One of the main tenets of human-centered design is collaboration. Co-design deepens our empathy for others, increases our understanding of the challenges people face, and enables stakeholders to create solutions that truly meet their needs.
At first glance, some design methods appear to be very similar; however, when you look more closely, you realize they serve distinct purposes. In this post, we examine eight sets of methods that fit this paradigm and offer hints to help you distinguish between them.
Have you ever looked at your home improvement to-do list and felt overwhelmed? Learn how you can use a simple human-centered design method to prioritize your projects and take tangible next steps.
When the co-founders of LUMA introduced a new approach to human-centered design, they needed a way to share it with everyone. The result was a handbook, “Innovating For People,” and a set of planning cards. Today, tens of thousands of copies are being used worldwide.
Just like when you combine various ingredients to make a meal, you can mix and match various design methods to address different challenges and navigate everyday experiences. We call these combinations “recipes.”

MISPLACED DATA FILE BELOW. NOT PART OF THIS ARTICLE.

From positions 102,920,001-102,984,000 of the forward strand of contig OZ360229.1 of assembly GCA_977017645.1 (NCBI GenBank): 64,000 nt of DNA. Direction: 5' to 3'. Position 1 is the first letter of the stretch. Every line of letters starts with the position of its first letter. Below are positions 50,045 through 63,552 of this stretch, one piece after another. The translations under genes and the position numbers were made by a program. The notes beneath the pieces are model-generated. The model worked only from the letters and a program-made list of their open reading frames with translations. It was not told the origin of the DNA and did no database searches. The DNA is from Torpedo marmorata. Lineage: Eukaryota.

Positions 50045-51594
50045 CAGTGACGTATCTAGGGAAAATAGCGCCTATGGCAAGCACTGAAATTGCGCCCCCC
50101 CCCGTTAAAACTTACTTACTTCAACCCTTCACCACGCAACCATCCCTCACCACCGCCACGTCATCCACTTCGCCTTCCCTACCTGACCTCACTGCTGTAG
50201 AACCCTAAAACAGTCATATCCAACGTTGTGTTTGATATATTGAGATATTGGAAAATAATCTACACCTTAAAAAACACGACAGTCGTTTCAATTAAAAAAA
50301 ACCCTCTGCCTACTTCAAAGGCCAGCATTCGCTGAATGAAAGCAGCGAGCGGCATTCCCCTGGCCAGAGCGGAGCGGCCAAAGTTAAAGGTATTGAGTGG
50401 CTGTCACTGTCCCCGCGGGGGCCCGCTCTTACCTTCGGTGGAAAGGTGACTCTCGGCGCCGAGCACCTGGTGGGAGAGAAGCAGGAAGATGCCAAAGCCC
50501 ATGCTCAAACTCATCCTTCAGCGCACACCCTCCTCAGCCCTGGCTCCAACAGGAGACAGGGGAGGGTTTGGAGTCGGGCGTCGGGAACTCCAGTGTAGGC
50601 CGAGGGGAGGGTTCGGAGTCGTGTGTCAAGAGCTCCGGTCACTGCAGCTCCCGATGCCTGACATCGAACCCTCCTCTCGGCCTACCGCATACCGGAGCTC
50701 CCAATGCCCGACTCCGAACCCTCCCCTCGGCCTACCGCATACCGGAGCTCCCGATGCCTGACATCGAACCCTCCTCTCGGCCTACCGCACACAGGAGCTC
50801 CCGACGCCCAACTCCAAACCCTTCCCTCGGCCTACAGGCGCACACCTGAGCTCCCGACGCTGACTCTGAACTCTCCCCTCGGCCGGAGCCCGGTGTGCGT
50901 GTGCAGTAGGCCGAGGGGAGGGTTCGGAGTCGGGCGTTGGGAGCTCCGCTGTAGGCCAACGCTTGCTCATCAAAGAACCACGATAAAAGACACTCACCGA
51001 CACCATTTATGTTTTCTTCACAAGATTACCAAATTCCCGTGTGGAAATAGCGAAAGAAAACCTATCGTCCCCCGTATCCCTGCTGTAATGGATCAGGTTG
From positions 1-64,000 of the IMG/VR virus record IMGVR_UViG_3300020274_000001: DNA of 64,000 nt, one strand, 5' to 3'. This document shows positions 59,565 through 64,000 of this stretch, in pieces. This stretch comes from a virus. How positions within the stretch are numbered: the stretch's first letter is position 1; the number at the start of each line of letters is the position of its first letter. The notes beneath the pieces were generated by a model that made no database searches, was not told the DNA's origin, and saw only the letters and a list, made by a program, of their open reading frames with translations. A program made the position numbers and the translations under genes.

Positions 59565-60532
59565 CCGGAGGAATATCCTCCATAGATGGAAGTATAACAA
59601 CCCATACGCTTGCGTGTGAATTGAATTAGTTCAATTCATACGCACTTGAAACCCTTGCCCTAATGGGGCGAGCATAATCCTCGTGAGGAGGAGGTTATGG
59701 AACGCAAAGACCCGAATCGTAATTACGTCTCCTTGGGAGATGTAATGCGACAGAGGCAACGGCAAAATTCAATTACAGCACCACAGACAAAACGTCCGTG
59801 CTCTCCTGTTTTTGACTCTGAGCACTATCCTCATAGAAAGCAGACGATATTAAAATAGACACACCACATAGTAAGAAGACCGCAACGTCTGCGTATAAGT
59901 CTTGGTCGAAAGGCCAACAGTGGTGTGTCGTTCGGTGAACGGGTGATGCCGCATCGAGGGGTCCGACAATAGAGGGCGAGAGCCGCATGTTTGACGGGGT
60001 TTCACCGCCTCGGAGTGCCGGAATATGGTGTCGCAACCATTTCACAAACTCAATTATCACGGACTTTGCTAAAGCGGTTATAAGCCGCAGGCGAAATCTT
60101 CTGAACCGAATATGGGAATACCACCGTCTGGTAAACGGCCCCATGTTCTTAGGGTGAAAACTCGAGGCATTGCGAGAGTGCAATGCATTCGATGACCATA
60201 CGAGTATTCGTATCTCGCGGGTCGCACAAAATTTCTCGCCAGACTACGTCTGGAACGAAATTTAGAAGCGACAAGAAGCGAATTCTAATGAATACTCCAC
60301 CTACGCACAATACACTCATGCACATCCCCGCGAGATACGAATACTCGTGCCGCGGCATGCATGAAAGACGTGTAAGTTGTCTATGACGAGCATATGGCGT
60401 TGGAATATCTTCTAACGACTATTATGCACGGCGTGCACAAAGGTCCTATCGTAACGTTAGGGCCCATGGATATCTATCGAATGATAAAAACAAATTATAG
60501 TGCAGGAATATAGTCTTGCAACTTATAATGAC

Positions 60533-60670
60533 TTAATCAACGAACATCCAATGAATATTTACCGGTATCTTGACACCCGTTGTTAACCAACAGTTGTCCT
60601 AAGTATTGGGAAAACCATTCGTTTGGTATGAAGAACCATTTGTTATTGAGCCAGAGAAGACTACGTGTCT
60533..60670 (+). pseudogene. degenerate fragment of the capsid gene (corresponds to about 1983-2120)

An extreme fixation on financial profit yields a poverty of purpose. Meanwhile, a careful pursuit of profit and purpose returns riches beyond measure. We are increasingly challenged to make things better — beyond the measures of financial gain.
A compelling website is the backbone of an organization’s presence online. Your audience needs a cohesive, one-stop-shop location to learn more about what you have to offer them. But how do you know if your website is user-friendly?
We’re thrilled to announce that we’re openly sharing all 36 human-centered design methods in the LUMA System. You can now find an overview of each method, the benefits it can yield, a quick guide for how to use it, and other helpful hints by visiting luma-institute.com/methods.
The practice of design begins by understanding the world around you and then finding opportunities to improve it. In our modern-day “experience economy,” organizations must design with the customer experience in mind in order to stay competitive.
A small team of designers and educators set out on a mission in 2010: develop a single framework of design skills that anyone could learn and apply, regardless of their experience level. This is the story of how the LUMA System came to be.